Teach North Texas received a $150,000 grant from the Greater Texas Foundation Math and Science Scholarship Program to educate future teachers.
About $40,000 will be awarded in student scholarships over the next two academic years, says John Quintanilla, co-director of the program and an associate math professor. The remaining $110,000 will be placed in an endowment for future years.
Program leaders hope to eventually raise at least $1 million for that endowment by 2012, which would then be matched, up to $1 million, by the National Math and Science Initiative.
Teach North Texas, or TNT, is a joint venture by the colleges of Arts and Sciences and Education that aims to address the nationwide shortage of secondary math and science teachers. Beginning this fall, students will be able to get bachelor's degrees in math, science or computer science, along with their teaching certification.
TNT was launched last spring with a $1.4 million grant that also came from the Greater Texas Foundation. Officials hope to graduate at least 60 students each year.
As part of the program, students as young as freshmen will complete field experiences in area classrooms.
"It's very innovative," Quintanilla says. "It will give students the opportunity right away to know whether teaching is for them."
Co-director Mary Harris, a professor in teacher education and administration, says the grant from the Greater Texas Foundation will provide a strong start by allowing the university to reward the most deserving students.
Scholarships will be open to students who have finished 25 percent of their major requirements, are active in the TNT program and have demonstrated success in field experiences.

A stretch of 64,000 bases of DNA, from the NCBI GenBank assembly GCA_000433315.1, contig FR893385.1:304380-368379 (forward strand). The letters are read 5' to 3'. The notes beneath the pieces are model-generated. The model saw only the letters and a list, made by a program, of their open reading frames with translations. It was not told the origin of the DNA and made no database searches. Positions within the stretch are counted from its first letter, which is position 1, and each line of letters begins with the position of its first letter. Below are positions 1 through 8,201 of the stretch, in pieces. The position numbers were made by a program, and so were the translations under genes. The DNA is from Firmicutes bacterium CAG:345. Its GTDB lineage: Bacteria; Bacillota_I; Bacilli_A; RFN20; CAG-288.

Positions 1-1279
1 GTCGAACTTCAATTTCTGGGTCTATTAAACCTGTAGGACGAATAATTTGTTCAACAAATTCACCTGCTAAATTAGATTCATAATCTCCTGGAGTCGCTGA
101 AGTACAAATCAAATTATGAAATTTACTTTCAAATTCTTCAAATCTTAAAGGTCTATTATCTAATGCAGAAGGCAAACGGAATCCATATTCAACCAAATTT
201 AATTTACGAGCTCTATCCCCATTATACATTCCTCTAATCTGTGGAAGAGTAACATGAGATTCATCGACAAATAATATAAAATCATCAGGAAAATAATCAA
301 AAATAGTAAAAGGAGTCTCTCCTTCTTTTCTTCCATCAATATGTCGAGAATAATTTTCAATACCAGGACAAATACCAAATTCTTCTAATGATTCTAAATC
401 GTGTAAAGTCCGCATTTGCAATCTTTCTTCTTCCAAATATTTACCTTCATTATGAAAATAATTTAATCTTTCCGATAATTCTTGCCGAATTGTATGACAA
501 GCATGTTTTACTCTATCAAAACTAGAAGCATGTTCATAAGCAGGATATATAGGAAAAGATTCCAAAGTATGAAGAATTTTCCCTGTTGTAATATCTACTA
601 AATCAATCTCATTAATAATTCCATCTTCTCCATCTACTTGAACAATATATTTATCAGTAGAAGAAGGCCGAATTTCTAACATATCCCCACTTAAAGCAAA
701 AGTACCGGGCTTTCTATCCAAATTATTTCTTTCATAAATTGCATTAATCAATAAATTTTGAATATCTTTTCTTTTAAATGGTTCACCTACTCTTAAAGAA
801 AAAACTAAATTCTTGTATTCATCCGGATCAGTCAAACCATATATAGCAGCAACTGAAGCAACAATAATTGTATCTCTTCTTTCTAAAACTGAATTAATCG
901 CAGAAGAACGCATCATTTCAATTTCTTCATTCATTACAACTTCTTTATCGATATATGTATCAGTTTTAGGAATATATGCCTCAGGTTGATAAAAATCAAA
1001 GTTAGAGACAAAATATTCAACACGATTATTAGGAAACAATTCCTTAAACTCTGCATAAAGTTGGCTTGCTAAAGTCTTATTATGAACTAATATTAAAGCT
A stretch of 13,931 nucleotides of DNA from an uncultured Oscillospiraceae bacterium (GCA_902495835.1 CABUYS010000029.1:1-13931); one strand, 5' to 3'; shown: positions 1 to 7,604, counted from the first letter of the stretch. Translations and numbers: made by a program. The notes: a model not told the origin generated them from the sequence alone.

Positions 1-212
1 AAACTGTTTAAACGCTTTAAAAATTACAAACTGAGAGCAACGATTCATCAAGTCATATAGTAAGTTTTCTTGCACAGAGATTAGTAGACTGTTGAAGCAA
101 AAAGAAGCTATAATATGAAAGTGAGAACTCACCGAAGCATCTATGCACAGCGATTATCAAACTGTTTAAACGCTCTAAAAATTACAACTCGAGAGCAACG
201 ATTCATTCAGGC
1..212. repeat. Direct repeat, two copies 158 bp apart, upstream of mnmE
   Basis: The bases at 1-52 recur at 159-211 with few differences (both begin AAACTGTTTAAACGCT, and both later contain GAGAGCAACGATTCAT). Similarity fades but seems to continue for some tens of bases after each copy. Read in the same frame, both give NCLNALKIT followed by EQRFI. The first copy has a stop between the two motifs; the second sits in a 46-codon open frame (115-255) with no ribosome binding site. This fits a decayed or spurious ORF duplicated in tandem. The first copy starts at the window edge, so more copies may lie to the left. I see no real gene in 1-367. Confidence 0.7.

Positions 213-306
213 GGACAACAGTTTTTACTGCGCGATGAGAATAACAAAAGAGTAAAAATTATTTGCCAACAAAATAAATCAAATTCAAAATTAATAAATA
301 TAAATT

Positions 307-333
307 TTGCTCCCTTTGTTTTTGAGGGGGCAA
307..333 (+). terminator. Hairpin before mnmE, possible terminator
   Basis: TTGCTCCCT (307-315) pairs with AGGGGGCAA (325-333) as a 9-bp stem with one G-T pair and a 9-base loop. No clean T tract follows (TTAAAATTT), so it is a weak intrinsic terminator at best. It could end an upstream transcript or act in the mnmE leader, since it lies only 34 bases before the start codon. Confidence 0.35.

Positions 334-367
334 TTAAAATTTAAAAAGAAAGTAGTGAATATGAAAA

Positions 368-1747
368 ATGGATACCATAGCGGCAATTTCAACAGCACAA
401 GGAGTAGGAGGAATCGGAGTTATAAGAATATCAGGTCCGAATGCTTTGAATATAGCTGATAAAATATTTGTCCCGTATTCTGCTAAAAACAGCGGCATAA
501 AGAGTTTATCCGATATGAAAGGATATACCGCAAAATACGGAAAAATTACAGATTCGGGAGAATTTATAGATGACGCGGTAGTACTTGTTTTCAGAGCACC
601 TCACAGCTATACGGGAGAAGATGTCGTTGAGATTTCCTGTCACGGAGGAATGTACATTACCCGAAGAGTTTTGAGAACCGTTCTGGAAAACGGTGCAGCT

"We look forward to rewarding those students who are ready to make a commitment to teaching," Harris says.
The National Math and Science Initiative is a nonprofit organization created to help the United States maintain its global leadership in technological innovation through the support of math and science education.
Headquartered in Bryan, the Greater Texas Foundation serves the citizens and educational institutions of Texas through supportive initiatives that increase access to higher education, support teachers and encourage parental and community involvement in education.
In addition to the Greater Texas Foundation Math and Science Scholarship Program, UNT also awards Robert Noyce Scholarships in the amount of $7,750 per academic year for talented science and mathematics majors and professionals interested in teaching at the secondary level. Funding for the Robert Noyce Scholarship Program comes from the National Science Foundation.
UNT News Service Press Release
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